Posted on: August 24, 2017
This week is Children’s Book Week, with the theme ‘Escape to Everywhere’. Join one of our favourite fish in the sea, the Rainbow Fish, on a journey to discover the deep sea in our Lesson Plan: Rainbow Fish – Ocean Zones.
In Activity 1, students share in a reading of the Marcus Pfister book Rainbow Fish Discovers the Deep Sea. Students then engage in a discussion about the various creatures they encounter in the story and the adaptations that they have that enable them to inhabit the deep ocean.
In the second activity, students get to create a tasty model of the different zones of the ocean. Using jellies of various flavours (and colours), they will create a model to show the deep ocean zones – the mesopelagic zone and epipelagic zones of the ocean, and the creatures that exists in these zones. Want to create a different marine habitat instead? Try our suggestions for creating an edible coral reef or seagrass habitat and share them with us on Facebook!
Posted on: April 13, 2017
School holidays are imminent and many families head off to the beach during this time. Have you ever visited the beach and wondered about the things you find washed up?
You may be familiar with our Beachcombers Education Kit website, but have you seen the Species List?
Over the past few years, we’ve developed quite a library of photos of species we find washed up. These have been added to the Species List on the Beachcombers Education Kit website to provide you with additional images of species you may already be familiar with. In addition to this, we’re tagging the images with the bioregion you are most likely to find them in and are planning to add to our list with a variety of species from around the state, from our far north to the great south. Not all of these images have been added to the app however, so you will have to check out the website to see them.
The app has had an update with some introduced pests being added to it also. Keep a look out for these whenever you are in the aquatic environment and be sure to report any potential pests to FishWatch.
Looking for some beachcombing lessons to run in your classroom post holidays? Check this list out!
Posted on: June 28, 2013
Happy volunteers cleaning up between Lefthanders and Ellensbrook.
Photo: Lauren Scanlon.
In case you haven’t heard, during the month of July there is a campaign to go plastic free. Plastic Free July is a great way to demonstrate with your students our society’s reliance on plastic products, while at the same time highlighting the damaging effects of plastics in our waterways and oceans. Let’s hear the four R’s of Refuse, Reduce, Reuse, and Recycle during July and beyond!
In readiness, we have given our Marine WATERs Un-Fantastic Plastic lesson plan a polish up by repairing a few dead links. It’s also good timing to promote another great learning resource produced by our good friends at Tangaroa Blue Foundation. They have recently released a brand new Tangaroa Blue Education Kit, examining one of the greatest threats facing the world’s oceans – marine debris.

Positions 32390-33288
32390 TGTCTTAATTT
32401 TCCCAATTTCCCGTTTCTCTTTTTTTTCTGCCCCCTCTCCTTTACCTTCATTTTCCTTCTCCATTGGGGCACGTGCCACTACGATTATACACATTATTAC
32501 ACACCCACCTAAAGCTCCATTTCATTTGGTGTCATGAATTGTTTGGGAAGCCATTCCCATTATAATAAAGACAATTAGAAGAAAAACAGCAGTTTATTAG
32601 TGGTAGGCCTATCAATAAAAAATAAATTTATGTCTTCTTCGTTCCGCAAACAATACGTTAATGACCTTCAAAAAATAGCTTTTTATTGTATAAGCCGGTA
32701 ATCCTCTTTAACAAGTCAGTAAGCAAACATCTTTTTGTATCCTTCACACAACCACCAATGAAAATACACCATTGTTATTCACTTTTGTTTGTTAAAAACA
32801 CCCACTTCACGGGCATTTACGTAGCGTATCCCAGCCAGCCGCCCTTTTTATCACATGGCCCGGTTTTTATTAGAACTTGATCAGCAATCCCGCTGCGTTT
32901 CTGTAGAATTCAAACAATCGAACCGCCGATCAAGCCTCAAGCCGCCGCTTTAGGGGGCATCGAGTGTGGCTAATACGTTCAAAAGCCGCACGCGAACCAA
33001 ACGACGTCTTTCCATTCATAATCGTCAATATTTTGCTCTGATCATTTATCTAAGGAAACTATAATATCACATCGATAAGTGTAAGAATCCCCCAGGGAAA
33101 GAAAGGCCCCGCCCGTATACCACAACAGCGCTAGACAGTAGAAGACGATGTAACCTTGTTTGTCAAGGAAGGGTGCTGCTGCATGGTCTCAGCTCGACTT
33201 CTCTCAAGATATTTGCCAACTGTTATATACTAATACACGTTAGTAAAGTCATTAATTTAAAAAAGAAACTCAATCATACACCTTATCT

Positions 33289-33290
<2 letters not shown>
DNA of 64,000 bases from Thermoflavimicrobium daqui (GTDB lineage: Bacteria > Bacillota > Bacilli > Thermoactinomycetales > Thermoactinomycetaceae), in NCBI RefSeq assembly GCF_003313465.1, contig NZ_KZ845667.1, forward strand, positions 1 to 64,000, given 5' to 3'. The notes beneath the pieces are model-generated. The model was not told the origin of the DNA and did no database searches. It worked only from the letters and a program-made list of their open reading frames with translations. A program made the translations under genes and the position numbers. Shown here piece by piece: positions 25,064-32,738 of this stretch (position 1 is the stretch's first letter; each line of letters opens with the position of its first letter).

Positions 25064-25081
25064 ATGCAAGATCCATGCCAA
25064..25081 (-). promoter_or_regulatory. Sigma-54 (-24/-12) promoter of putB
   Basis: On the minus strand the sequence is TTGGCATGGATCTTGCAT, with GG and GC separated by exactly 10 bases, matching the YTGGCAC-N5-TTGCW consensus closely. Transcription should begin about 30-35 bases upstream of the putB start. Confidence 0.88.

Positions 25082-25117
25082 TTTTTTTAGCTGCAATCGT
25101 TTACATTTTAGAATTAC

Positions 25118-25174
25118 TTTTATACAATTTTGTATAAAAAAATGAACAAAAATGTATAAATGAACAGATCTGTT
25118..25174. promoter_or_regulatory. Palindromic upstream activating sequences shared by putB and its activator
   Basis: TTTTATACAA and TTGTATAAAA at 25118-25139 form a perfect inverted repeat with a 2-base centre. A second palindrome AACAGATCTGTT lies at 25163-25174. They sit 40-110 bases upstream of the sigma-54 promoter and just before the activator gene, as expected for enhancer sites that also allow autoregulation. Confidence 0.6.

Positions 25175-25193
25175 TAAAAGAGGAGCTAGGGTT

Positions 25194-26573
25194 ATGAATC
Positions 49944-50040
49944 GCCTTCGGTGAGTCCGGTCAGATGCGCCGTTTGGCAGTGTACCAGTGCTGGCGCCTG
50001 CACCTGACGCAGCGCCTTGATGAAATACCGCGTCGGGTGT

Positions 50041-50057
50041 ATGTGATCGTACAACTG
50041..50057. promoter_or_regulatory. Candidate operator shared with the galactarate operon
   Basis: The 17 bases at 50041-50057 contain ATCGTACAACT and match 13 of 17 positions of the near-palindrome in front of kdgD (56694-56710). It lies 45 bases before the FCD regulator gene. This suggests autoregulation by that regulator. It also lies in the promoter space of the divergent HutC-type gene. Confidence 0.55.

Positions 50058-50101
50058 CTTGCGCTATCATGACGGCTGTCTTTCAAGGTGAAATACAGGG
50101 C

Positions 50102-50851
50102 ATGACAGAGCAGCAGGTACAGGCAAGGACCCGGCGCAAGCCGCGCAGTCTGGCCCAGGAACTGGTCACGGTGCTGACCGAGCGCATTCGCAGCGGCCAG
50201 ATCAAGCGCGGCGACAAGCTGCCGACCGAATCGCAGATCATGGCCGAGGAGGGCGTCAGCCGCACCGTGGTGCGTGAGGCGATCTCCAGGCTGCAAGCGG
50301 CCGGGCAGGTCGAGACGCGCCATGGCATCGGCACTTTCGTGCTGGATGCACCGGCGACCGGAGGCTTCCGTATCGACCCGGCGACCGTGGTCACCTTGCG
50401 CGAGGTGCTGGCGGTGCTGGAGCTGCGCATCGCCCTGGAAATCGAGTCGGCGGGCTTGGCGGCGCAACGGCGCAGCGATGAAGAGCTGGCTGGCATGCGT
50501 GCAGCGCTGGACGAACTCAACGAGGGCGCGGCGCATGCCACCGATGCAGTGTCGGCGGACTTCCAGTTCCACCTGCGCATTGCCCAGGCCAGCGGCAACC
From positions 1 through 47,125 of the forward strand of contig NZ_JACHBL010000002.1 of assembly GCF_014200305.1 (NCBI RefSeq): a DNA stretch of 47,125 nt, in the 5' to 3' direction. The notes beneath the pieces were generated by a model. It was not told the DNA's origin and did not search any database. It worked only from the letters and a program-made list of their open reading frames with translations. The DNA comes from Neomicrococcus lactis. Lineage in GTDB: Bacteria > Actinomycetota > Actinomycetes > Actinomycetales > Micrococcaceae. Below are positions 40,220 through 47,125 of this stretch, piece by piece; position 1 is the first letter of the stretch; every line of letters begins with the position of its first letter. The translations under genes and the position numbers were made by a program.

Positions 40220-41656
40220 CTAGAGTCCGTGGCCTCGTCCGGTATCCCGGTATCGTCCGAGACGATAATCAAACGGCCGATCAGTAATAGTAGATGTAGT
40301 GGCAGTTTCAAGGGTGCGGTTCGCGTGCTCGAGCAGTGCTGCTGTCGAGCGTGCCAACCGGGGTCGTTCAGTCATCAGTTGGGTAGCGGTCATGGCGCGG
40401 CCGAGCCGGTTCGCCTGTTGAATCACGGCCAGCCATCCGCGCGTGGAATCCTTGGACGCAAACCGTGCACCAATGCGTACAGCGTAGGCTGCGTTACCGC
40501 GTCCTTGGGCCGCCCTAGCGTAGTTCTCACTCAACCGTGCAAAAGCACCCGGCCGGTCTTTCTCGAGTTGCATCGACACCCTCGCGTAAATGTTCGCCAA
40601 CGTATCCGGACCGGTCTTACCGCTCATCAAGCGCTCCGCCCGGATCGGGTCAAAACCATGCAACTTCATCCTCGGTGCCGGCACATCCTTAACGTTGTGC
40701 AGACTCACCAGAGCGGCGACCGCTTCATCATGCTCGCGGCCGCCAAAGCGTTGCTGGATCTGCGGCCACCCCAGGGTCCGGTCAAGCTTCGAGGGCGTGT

Using an inquiry-based teaching and learning model, concepts of consumption, pollution and resolution are investigated with students. This develops an understanding that there is an interrelationship between the Earth’s environment and human activities.
Just like Marine WATERs, the materials are aligned with the Australian Curriculum Science learning area. They also go further into the cross-curricular priorities of Aboriginal and Torres Strait Islander histories and culture, Asia and Australia’s engagement with Asia, and sustainability.
Let’s all contribute to solutions for marine debris and become Clean Marine. Look out for registration details soon for the official 2013 WA Beach Cleanup Event on the 12-13th October and consider Adopting a Spot. If you and your students need some inspiration, why not check out Tangaroa Blues’s new YouTube video here.
Posted on: June 21, 2013
Rock lobster batten pot
As prices for some grades of Western rock lobster tip over the $60 per kilo mark, we are proud to a release a brand new lesson plan investigating the management of this iconic commercial fishery in Western Australia.
The Western Rock Lobster Managed Fishery is historically Australia’s largest single species fishery and is the only fishery in the world that has been accredited by the Marine Stewardship Council as sustainable three times running – learn more here. Despite demonstrating world best practice, the fishery has experienced a tumultuous period of record low recruitment of young lobsters since 2007 while the management of the fishery has also been transformed from gear-based to a quota-based.
The Commercial Crayfish lesson plan has been designed for year 11–12 students and focuses on the current quota management regime and the research program undertaken that helps predict future lobster catches. The lesson plans comes with an added bonus of a Western rock lobster life cycle poster that students can use to gain a better understanding of lobster biology in Activity 1, along with our existing fact sheet.
In Activity 2, students assume the role of a Managed Fishery Licence holder and complete a Catch Disposal Record just like a real fishing operation! In Activity 3, students will the learn about the research program used to predict future catches and work with a data set obtained from our sampling station at Seven-Mile Beach near Dongara.
Like a plated dish of half-shell crayfish mornay… Bon appetite! (Click here)